Our apartment in Nutley!

Our apartment in Nutley!

Saturday, September 13, 2014

We Went Walking This Morning

We try to go walking as often as we can in order to provide us with the illusion that we can obtain eternal life through exercise.  When doing so we often encounter other walkers who are pursuing some variation of the same illusion.  We always try to greet such fellow pilgrims with a cheerful, "Good morning!"

Most of the time they return the greeting as we pass, usually with somewhat less enthusiasm.  I think our name tags worry people a little.  Occasionally our salutation is completely ignored.  Oh, I am sure it is not intentional.  They probably just had a death in the family or some equally traumatic event in their life that has soaked up their entire bandwidth of awareness.  Who am I to judge otherwise?  After all, I have been known to focus on a problem or other attractions with such intensity that the world could cease to exist and I would hardly notice.

Once in a great while we encounter someone who wants to talk.  Such was the case today.
He was a very nice man of 63 with full head of silver hair who was out walking his dog which looked like a miniature husky.  Very attractive dog.  Our name tags did not bother him a bit.  In fact, that was what started the conversation.  He said something like, "God bless you for what you do.  I am Roman Catholic, but it's all the same.  Right?  As long as you treat people right it's all the same God.  Right?"

We learned that he was a retired school teacher of special needs children and that his wife is still actively teaching such children.  I will not be surprised to someday learn that people who do that kind of work have a very special place reserved for them in our Father's Kingdom.

As the conversation continued we learned that they have one adult daughter who also works in education and that there are no grandchildren yet.  Our new sidewalk friend said their daughter has a boy friend and he made it abundantly clear, complete with expansive hand gestures (I think he is Italian), that he wishes they would get married and have children before he develops dementia and won't know who they are!

In this kind of situation we really do not enjoy mentioning that we happen to have seven wonderful children and 18 equally amazing grandchildren because it would be a little too much like going, "Nah, Nah, N', Nah, Nah" as we did when we were kids on the playground.  And, we are adults.  Right?

Actually, we kind of know how he might feel.  Many of the senior missionary couples we meet seem anxious to tell us they have 27 children and 3,509 grandchildren and only 75 great-grandchildren, so far.  "Nah, Nah, N', Nah, Nah."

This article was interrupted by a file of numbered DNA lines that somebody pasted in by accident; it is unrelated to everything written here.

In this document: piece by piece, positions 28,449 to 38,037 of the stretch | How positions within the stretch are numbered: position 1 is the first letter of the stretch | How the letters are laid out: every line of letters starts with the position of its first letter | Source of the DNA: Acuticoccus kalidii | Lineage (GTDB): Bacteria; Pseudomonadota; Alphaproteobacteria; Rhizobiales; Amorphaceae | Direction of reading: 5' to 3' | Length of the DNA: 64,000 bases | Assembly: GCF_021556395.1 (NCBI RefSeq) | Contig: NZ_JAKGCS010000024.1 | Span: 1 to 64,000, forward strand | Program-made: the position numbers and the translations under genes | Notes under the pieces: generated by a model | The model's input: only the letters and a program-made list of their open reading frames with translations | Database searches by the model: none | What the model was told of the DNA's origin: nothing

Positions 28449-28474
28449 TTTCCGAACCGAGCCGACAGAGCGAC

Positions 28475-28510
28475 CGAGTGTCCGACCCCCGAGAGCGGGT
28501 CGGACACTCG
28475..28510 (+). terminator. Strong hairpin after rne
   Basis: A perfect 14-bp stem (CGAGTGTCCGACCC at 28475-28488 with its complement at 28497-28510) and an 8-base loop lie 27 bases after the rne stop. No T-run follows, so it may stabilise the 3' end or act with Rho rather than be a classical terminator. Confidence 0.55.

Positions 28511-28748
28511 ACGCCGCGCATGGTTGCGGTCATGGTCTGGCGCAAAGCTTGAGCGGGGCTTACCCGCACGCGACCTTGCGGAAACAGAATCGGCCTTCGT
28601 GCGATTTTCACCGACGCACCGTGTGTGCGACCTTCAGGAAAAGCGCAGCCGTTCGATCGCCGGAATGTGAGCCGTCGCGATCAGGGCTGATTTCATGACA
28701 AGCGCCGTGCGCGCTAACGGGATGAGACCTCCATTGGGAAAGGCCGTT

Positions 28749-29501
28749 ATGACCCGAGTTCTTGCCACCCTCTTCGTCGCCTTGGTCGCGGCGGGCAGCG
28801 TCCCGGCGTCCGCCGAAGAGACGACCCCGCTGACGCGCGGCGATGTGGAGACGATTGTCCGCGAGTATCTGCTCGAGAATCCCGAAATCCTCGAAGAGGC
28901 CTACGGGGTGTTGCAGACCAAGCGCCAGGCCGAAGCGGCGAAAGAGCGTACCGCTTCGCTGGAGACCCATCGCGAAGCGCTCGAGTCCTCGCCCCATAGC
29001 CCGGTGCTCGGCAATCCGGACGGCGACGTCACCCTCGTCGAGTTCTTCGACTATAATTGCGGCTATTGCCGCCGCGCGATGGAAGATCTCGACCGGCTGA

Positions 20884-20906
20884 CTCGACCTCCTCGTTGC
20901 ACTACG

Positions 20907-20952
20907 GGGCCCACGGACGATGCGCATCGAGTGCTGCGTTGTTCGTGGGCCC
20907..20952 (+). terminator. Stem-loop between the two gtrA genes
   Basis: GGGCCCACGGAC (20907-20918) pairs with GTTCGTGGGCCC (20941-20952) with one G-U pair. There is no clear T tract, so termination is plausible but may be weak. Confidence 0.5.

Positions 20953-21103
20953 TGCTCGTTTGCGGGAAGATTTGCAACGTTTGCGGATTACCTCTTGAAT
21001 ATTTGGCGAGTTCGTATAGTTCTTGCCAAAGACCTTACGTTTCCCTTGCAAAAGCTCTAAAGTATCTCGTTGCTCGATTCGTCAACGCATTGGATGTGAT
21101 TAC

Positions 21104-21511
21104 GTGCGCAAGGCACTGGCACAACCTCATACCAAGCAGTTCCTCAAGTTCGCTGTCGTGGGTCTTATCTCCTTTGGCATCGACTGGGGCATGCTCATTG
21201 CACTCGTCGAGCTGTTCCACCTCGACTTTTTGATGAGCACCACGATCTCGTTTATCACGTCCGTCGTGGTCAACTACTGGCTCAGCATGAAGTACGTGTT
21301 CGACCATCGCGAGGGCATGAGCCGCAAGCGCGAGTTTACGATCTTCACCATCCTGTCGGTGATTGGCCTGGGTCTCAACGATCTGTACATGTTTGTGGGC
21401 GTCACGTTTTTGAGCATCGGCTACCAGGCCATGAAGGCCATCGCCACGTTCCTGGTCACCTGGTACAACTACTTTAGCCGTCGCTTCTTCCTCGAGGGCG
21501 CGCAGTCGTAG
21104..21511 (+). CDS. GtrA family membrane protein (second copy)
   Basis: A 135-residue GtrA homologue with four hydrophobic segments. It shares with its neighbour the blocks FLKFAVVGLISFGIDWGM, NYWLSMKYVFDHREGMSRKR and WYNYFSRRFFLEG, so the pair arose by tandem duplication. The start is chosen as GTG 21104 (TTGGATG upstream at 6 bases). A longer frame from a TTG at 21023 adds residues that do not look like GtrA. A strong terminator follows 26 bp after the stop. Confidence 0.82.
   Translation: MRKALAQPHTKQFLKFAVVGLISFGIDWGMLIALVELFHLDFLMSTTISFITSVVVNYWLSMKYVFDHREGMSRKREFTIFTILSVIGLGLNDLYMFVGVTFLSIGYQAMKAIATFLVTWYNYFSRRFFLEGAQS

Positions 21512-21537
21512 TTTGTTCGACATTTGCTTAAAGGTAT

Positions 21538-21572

Okay, okay, I am exaggerating a little.  I have never actually heard a senior couple say, "Nah, Nah, N', Nah, Nah."  How did I get this far off subject?

Anyway, as we said goodbye and parted ways I was feeling a little sorry for this very nice Italian gentleman (I think his name is Tony) because his desire for grandchildren is probably a forlorn hope.  Why?  Because all religions are not the same.  Yes, they all teach us to treat people right, but they do not all have the true doctrines of our Heavenly Father which, when coupled with the power of the Holy Ghost, make it much easier to develop the faith necessary to keep the commandments of God when it is very unpopular in our society to do so.  Now, that is a long sentence but it is so true.

So, while we are experiencing joy and rejoicing in our posterity, poor Tony is becoming more and more aware that he and his wife are missing out.  Mercifully, they are not fully aware of the depth or height of that joy and rejoicing.

Monday, September 1, 2014

Photo Of Elder Alforeza That Goes With The Story Below

What Is The Most Rewarding Part Of Being A Senior Missionary?

I can think of several contenders for the answer to that question.  So far I am reluctant to identify one that I would put above the rest.  However, one of those contenders that always comes to mind is the joy, privilege, pleasure, spiritual experience, and all around fun of working with the young Elders and Sisters.  Something happened this Sunday morning (08/31/2014) that reaffirmed that serving with these wonderful young people probably should be at the top of the list.

We received the following text message from Elders Alforeza & Cruz:

            Good morning oh so sweet and loving couple to zone 1 and the Paterson Branch!
            We don't know where we would be without you two!
            All we know is that we will be lost and that we appreciate all your help :)
            <Brazil ~ Saipan>

I think :) is a smiley face, but I am not sure.  Elder Alforeza is from Saipan and Elder Cruz is from Brazil.  I responded:

            Thank you so much!  It is wonderful to be appreciated.

Whereupon they texted back:

            :) youre welcome.  Its much deserved.
            I was just thinking about all the hard work you do for this mission, for us, and the           branch.
            The least I can do is say thank you for all your efforts!
            <Brazil ~ Saipan>

Someone who is a little cynical may be a slightly inclined at this point to think that these missionaries are looking for some major favor.  But, not me.  In fact, I was so touched that my eyes moistened up a bit and I began to wonder how hard it would be to adopt someone from Saipan.  (Note to our children:  Don't worry about your inheritance.  Zero divided by 7, 8 or 9 is still the same.)

If you are feeling under appreciated try serving an MLS (member and leadership support) mission.